Could stock prices begin going up soon and then continue going up for a good bit of time?
Yes, that could happen.
The Stock-Return Predictor tells us that the most likely annualized 10-year return today is 1.8 percent real (the numbers that apply when this blog entry appears may not be precisely the same as those that applied when it was written). That’s not so hot. It becomes especially unexciting when you take into consideration how high the odds are that we may see a price crash in the not-too-distant future. If I am going to take those sorts of chances with my retirement money, I want to see a likely return of a good bit more than 1.8 percent.
But “most likely” is not the same thing as “definite.” If those going with high stock allocations today are lucky, they could see returns a good bit higher than 1.8 percent real. How does an annualized 10-year return of 4.8 real sound? There’s a 20 percent chance that we’ll see a return that high or higher.
Should you take a chance on stocks then? At least stocks give you a chance of earning a real return of 4.8 percent real. You don’t stand any chance whatsoever of earning a return that high today in TIPS or IBonds or CDs. Stocks have more potential.
I think you should take a chance on stocks. With a small portion of your portfolio.
Where I take issue with the conventional advice is that I say that you should not take as much of a chance with stocks as you would at a time when prices were at reasonable levels.
Stocks do indeed possess the potential to provide a nice return over the next 10 years. In that sense they are more appealing than TIPS or IBonds or CDs. Stocks also possess the potential to provide an absolutely horrible return over the next 10 years. There’s also a 20 percent chance that the annualized 10-year return will be a negative 1.20 percent real or something worse than that. The super-safe asset classes are providing low returns today but they aren’t providing negative returns.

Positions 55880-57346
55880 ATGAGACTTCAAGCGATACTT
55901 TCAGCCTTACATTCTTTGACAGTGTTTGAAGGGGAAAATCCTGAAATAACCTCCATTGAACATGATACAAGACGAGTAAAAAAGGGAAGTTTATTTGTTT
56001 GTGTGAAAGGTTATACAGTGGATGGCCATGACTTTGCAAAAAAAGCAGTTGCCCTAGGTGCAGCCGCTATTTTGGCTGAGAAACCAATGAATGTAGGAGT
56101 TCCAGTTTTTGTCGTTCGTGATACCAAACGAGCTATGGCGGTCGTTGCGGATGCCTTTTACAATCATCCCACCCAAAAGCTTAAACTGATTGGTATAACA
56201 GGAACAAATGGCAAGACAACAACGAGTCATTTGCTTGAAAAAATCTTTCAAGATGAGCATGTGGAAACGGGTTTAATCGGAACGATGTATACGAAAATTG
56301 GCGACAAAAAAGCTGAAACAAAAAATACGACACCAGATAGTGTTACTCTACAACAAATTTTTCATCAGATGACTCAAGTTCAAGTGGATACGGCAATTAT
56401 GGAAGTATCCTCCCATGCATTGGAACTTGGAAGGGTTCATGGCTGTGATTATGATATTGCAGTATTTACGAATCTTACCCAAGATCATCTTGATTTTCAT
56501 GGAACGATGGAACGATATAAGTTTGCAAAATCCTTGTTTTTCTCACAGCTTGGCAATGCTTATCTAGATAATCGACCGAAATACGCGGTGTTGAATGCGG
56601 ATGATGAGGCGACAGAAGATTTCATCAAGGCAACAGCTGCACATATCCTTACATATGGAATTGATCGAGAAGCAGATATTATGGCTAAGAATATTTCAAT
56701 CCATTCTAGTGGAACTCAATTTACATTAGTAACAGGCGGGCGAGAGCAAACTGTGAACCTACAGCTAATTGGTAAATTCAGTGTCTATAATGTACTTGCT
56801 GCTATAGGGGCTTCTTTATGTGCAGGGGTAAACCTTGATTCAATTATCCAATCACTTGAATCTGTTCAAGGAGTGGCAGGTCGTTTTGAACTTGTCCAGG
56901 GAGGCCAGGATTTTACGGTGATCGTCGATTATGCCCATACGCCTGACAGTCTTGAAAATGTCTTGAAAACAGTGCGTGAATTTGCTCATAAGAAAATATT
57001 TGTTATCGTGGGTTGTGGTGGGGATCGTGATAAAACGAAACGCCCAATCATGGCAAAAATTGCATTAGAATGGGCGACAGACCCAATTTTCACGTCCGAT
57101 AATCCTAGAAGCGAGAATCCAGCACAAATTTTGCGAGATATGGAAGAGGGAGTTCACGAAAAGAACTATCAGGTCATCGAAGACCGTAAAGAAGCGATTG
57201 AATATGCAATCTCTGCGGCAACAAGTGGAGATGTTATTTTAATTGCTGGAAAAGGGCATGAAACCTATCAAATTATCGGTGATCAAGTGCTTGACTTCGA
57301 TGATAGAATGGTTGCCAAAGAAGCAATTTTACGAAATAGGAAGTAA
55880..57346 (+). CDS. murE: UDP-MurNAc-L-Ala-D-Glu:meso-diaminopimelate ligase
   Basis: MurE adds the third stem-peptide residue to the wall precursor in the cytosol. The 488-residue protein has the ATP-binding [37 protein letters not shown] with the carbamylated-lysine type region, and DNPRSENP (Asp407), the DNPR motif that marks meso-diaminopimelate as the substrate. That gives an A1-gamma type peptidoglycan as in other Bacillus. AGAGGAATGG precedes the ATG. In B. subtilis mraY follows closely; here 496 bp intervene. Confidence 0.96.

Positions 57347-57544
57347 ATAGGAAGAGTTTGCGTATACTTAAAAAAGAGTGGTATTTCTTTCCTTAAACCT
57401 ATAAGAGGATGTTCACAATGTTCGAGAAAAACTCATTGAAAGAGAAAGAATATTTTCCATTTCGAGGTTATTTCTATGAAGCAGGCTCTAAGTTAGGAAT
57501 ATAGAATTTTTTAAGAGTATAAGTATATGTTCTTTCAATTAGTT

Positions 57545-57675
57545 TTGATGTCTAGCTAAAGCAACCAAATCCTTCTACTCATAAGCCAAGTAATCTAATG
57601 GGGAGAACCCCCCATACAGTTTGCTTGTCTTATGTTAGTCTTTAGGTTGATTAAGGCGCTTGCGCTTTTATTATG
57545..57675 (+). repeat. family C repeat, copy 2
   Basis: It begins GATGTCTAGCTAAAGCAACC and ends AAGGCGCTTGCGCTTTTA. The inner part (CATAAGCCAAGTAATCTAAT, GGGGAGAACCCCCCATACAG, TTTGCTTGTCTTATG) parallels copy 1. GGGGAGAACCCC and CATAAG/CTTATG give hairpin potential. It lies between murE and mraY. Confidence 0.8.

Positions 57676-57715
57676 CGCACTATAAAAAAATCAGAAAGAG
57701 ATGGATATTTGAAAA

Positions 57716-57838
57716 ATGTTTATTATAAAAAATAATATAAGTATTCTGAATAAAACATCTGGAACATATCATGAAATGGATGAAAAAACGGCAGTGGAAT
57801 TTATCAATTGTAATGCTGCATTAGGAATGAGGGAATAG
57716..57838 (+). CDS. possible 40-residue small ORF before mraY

Everyone agrees that stocks are the more volatile asset class. Everyone agrees that the distance between the potential up for stocks in 10 years and the potential down for stocks in 10 years is considerable. On those two points my thinking and the conventional thinking are in line.
The problem with the conventional advice is that it does not point out the extent to which the potential ups and downs of stocks change with changes in the valuation level. The conventional view is that stocks always offer a better deal than the super-safe asset classes and that you thus don’t need to pay much attention to the effect of valuations.
The historical data does not back up that claim. The historical data shows us that there are times when stocks offer a deal so much more compelling than the super-safe asset classes that it is hard to make a reasoned argument for not going primarily with stocks and there are other times when it is a close call and there are yet other times when the super-safe asset classes offer the better deal. My take is that the super-safe asset classes generally offer the better deal today.
If you believe that stock returns are going to be on the lucky side of the spectrum of possibilities, you should invest accordingly. We are not able to see into the future to the extent needed to know with precision what return stocks will provide over the next 10 years. My goal in encouraging use of the Return Predictor is to educate you about the odds. If you know what the historical data says about the odds of the various outcomes, you are investing in an informed way.
Combine that with a little bit of luck and you’re on your way!
Today’s Passion: Find out what they said at the Vanguard Diehards board about the Predictor by checking out the article entitled Community Comments on Predicting Stock Returns.